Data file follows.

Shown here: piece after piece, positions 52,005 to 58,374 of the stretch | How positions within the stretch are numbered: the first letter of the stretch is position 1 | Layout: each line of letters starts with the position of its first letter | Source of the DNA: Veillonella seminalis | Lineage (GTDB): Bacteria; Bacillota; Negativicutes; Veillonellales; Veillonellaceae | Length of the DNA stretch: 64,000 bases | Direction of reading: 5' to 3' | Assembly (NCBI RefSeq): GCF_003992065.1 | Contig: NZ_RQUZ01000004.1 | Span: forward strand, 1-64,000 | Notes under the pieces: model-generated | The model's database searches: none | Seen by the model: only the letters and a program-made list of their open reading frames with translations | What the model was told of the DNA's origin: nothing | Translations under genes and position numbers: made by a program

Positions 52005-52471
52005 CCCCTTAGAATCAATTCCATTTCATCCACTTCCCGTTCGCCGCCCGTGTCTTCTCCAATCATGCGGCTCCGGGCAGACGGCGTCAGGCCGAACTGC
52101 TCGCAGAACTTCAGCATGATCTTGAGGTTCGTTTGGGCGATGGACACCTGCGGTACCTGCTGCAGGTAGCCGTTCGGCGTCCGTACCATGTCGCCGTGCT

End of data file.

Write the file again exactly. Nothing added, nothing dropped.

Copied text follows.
Shown here: piece after piece, positions 52,005 to 58,374 of the stretch | How positions within the stretch are numbered: the first letter of the stretch is position 1 | Layout: each line of letters starts with the position of its first letter | Source of the DNA: Veillonella seminalis | Lineage (GTDB): Bacteria; Bacillota; Negativicutes; Veillonellales; Veillonellaceae | Length of the DNA stretch: 64,000 bases | Direction of reading: 5' to 3' | Assembly (NCBI RefSeq): GCF_003992065.1 | Contig: NZ_RQUZ01000004.1 | Span: forward strand, 1-64,000 | Notes under the pieces: model-generated | The model's database searches: none | Seen by the model: only the letters and a program-made list of their open reading frames with translations | What the model was told of the DNA's origin: nothing | Translations under genes and position numbers: made by a program

Positions 52005-52471
52005 CCCCTTAGAATCAATTCCATTTCATCCACTTCCCGTTCGCCGCCCGTGTCTTCTCCAATCATGCGGCTCCGGGCAGACGGCGTCAGGCCGAACTGC
52101 TCGCAGAACTTCAGCATGATCTTGAGGTTCGTTTGGGCGATGGACACCTGCGGTACCTGCTGCAGGTAGCCGTTCGGCGTCCGTACCATGTCGCCGTGCT